Types are moving to the right

If you take a look at statically-typed programming languages that are still popular today but were designed in the previous century, before the turn of the millennium, you’d notice that most of them and, at the same time, the more popular and mainstream ones, like C (circa 1972), C++ (1985), and Java (1995), write types to the left of names:

Dog   fido = ...
^^^ ^^^^
Type Name

It reads nicely when you write a lot of declarations, too:

int count = ...
double average = ...
List<String> strings = ...
Map<Warehouse, List<OrderItem>> items = ...

However, if you take a look at modern languages, designed in 21st Century, you cannot help but notice that the languages with some popularity increasingly put types to the right of names¹:

Why is it happening? It might seem strange and inconvenient to any developer who got used to the last-century type-name style, but modern language designers still do it despite the risk of breaking with tradition. Are they all Pascal fans or what?

Here is a plausible explanation. First of all, it has nothing to do with legacy of Pascal (circa 1970) or even with Visual Basic (1991) for that matter. The real answer is that we have entered the age of type inference.

Type inference, which used to be a niche feature in programming language design, is now entering mainstream. It is appearing in our old programming languages where we can now omit types using var and auto keywords, too². Even in established programming languages we start seeing code like this:

var count = ...
var average = ...
var strings = ...
var items = ...

Woot! That’s nice and aligns, pleasure for our eyes to see. But what happens when the type is too complex for type inference or when it needs to be occasionally spelled out for human reader to understand? Behold:

var count = ...
var average = ...
var strings = ...
Map<Warehouse, List<OrderItem>> items = ...

Uh… that breaks the whole code-reading flow. So, if you are designing a programming language in the age of type inference from scratch, then you solve it by putting an optional type annotation to the right of the name:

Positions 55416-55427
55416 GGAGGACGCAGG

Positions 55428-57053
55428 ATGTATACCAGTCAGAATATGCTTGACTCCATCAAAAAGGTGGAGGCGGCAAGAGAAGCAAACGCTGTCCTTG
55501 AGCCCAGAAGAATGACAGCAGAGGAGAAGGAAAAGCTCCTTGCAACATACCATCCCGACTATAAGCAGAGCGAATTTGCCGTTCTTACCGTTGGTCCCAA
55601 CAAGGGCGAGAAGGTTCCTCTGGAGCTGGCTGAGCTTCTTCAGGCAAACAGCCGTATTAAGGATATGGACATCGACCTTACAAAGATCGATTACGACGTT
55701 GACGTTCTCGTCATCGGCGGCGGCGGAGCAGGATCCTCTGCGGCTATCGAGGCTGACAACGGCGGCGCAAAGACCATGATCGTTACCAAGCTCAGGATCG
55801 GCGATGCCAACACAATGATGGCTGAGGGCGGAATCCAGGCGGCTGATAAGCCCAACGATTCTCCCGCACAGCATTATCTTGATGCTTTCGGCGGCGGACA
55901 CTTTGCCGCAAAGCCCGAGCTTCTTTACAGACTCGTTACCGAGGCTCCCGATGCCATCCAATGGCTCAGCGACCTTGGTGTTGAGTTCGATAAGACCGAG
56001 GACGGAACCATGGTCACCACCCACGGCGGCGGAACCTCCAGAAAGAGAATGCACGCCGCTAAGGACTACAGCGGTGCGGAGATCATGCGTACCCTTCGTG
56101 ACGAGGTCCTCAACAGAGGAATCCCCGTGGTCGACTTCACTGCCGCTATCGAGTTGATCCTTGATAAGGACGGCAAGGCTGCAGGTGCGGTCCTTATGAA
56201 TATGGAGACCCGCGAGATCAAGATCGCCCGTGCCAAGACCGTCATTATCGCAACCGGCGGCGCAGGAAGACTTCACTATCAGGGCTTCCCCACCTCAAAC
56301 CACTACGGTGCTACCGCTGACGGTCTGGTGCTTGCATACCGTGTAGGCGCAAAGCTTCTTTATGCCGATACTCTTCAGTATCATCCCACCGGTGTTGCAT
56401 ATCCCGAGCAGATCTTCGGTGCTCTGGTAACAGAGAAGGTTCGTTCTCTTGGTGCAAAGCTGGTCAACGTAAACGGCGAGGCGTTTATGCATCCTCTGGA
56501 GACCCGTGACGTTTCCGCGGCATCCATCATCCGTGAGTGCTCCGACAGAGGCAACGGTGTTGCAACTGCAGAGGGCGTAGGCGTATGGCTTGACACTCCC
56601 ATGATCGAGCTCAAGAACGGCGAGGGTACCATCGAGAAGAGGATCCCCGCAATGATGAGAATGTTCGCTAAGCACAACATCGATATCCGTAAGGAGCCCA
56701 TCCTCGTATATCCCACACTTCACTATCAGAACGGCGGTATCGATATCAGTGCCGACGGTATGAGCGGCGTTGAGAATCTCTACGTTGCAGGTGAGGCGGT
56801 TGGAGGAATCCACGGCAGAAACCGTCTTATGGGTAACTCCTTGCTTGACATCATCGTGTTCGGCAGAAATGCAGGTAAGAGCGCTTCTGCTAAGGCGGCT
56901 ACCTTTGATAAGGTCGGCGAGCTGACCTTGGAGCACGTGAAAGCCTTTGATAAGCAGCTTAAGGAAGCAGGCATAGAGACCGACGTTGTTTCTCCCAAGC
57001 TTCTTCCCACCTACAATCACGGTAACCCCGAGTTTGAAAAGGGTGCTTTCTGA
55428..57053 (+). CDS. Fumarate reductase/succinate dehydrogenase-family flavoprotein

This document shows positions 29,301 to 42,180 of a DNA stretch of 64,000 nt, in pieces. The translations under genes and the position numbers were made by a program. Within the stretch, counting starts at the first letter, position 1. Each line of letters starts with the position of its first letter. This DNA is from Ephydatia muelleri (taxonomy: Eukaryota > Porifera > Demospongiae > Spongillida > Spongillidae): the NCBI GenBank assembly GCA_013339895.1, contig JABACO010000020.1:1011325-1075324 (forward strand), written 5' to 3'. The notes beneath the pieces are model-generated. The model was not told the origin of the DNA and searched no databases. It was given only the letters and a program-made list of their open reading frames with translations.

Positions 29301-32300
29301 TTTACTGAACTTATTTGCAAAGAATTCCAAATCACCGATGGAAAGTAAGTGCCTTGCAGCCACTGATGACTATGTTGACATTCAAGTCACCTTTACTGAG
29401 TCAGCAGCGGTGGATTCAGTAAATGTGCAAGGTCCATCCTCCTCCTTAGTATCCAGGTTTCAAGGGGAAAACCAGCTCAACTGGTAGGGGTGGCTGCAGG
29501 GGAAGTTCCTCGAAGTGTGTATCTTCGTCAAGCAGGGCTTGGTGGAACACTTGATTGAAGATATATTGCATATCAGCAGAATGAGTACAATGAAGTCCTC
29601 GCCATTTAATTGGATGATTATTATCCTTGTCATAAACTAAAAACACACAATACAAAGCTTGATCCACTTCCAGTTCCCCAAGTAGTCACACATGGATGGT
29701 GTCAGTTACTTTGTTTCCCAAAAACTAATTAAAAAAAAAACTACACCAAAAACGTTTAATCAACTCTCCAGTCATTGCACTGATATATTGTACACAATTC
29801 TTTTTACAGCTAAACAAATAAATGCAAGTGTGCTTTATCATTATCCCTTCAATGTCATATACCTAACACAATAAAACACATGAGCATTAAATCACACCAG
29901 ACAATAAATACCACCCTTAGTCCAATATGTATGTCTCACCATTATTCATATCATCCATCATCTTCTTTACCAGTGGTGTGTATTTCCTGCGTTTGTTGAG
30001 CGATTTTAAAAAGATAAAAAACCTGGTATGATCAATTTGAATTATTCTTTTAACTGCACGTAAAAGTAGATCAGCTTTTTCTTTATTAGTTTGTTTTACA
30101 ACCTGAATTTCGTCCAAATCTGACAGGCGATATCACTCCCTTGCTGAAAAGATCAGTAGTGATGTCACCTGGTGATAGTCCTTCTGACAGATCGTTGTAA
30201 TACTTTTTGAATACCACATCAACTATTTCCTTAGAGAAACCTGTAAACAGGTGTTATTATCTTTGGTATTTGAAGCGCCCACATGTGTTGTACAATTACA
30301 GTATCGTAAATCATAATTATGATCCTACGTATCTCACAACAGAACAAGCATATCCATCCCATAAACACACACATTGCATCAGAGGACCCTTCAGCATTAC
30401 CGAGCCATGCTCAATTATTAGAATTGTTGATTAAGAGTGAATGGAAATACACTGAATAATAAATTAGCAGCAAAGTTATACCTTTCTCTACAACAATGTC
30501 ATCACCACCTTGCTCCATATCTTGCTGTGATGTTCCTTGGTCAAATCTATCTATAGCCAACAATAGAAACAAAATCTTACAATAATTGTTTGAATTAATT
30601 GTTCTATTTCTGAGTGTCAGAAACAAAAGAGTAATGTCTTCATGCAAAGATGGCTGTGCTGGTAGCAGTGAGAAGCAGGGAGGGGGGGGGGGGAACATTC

var count = ...
var average = ...
var strings = ...
var items: Map<Warehouse, List<OrderItem>> = ...

Now it looks great again. That is essentially the way it is done in Scala (2004), F# (2005), Go (2009), Rust (2010), Kotlin (2011), TypeScript (2012), and Swift (2014) programming languages. There are many syntactic differences between them, but one thing is common — name-type order:

fido   Dog
^^^^ ^^^
Name Type

This way of writing code is on the rise now. Is it going to become mainstream in the future? That is hard to tell for sure, but the trend does look so.

More on programming languages

Despite the age, I still consider Java to be one of the greatest languages of the 21st Century. Read more in my “Tribute to Java”.

If you liked this story then you might also like my story on “Dealing with absence of value”.

¹ ^ Technically C# (circa 2000) was released in 20th Century, but even putting it into 21st Century quadrant does not change the overall impression.

² ^ I don’t know why C++ calls it “type deduction” instead of “type inference” as it is customary in computer science and in all the other programming languages I’m aware of. If you happen to know the real reason, please respond to this story or to this tweet.




Project Lead for the Kotlin Programming Language @JetBrains

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Roman Elizarov

Roman Elizarov

Project Lead for the Kotlin Programming Language @JetBrains

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